Days two and three were almost carbon copies of the shakedown day. Permit were hooked up by a couple of other anglers, but no fish were landed. The jitters hung on. Fish were broken off from setting the hook too hard or they were never completely hooked in the first place. Strip strike set or trout set, fish lost while been played too hard, loops of line tangled around reels and fighting butts. You name it, we all did some of it.
Fortunately, however, Mark and I each got more than the ubiquitous rejection slip. Now, to be truthful, we each lost fish by one or more of the above mentioned maladies, but on the second day luck paid our boat a visit. I landed a very nice fish with enough heft to restore some of my damaged self-esteem. Mark did his part and also put a fish in the boat (only long enough for the requisite fish kissing photo of course.) We had no idea that it would be another two days before anyone else would land a permit.
Mark kisses his permit goodbye. Photo: Mike Thompson
The fourth day was when we expected to have the norther, and it didn’t disappoint. What began as the calmest day I had ever seen there, ended in an epic, hours-long boat ride back to port. I like to call this the day of fear and self-loathing in Punta Allen. We should have seen it coming. The classic “red sky at morning, sailor take warning” was there for all to see, if they were up that early. Brad and I were up. He was finishing his run (what an overachiever), and I was drinking my first cup of coffee. We both said “red sky…” at the same time. The sailors were warned.
We did have a few hours of nice weather before all hell broke loose. Mark cast to, hooked and lost a really large permit. Rain- and lightning-filled clouds finally engulfed us and we beat it to a rendezvous with the other pangas, huddled in the lee of a small mangrove island. For centuries, Mayans have been fishing and living in this part of Ascension Bay, so weather is no surprise. A more protected return route existed, and we took it. There were no injuries save some rattled nerves and backbones. We got back after curfew, but the bar was still open, thankfully.
The captain, with arms in the air, does his best lightning rod impersonation. Photo: Mark Harbaugh
The final two days of the competition brought temperatures in the upper 60s, pretty cool for the tropics in April. On the first day, the fish fled the flats and very few were seen, much less cast to or caught. With one day to go, Mark and I were leading the tournament. The last day was gorgeous, perfect conditions, although still on the cool side. We knew fish were going to be caught.
Okay, so I’m not here to win a freaking tournament, but we were ahead. I had to shake it from my mind and become Zen-like, stay focused on casting while maintaining a true heart. But the nasty standings kept creeping into my mind. Oh, to recall that mantra I was given by the Maharishi so long ago. Damn! I couldn’t remember it for the life of me.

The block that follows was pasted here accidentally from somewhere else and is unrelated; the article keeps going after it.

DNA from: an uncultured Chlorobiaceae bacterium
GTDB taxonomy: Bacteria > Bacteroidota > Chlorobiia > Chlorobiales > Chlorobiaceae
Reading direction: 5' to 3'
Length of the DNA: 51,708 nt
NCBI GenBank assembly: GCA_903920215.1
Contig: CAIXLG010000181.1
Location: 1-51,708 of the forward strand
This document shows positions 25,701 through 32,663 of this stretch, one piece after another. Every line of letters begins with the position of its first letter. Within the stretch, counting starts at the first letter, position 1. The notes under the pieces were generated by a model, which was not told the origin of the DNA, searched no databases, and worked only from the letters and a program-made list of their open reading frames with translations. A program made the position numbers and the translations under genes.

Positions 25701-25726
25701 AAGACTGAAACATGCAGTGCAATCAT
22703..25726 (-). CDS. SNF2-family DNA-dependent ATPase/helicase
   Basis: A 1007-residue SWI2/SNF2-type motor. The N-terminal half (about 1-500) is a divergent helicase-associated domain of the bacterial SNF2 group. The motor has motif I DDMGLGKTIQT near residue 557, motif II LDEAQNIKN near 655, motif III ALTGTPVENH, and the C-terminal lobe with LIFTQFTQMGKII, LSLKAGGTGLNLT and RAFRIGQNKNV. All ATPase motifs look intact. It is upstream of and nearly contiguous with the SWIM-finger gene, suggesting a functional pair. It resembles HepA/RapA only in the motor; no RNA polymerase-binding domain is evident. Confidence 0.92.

The guides had their radios on; Brad had caught a large fish. We were going to lose. So what? But it did matter. I was feeling greed, remorse and loathing at my lack of skill in closing the deal. Just let my thoughts be pure. Focus on the process not the prize. That didn’t work either.
I had another nice fish follow the fly, eat it and swim toward me but I didn’t get the hook set. That was it, we were done. Mark and I looked at each other and, after some other missed chances, we both agreed that permit fishing was just too crazy, frustrating and disappointing. Maybe we should just grab our tenkara rods and go back to catching small trout on beautiful rivers in Idaho. Yeah, that would be the ticket.
Holy crap! Our two fish, caught way back on the second day, scored just enough points to win us the tournament. We put our small-trout thoughts back where they belonged. We were salty anglers once again with high hopes for the future. No need to sell our heavy-duty fly rods and high-capacity reels. We were going to come back a year from now to defend our title.
Time to practice my double haul and remember that mantra.
The way to send them off. Photo: Matt Jones
This story would not be complete without a call out to the incredibly talented guide teams at the Palometa Club. We thank you for your patience and your ability to look the other way when our mistakes called for it.
Carlos y Aaron (Avatar)
Alonso y Fabian
Koriano y Toni
Jorge y Jonathan
Charlie (la garto) y Julio (Niño)
Gerardo y Julio
Fili y Christian.
Last but not least, a big thanks to Kaye and Dick Cameron, our hosts.
And for sure, David Leake, the director of the travel department at Tailwaters Fly Fishing Company in Texas also deserves mention for helping to pull this event together. In addition to representing many of the world's greatest angling destinations, Tailwaters Travel handles the sales and marketing and USA offices for the Palometa Club. Contact David if you'd like to book a trip to Ascension Bay.
Mike Thompson is a wholesale sales rep at Patagonia. Currently in his 35th year with the company, Mike took Yvon Chouinard on his first bone fish trip in 1986 to mystery island. Photo: Ellen Hatridge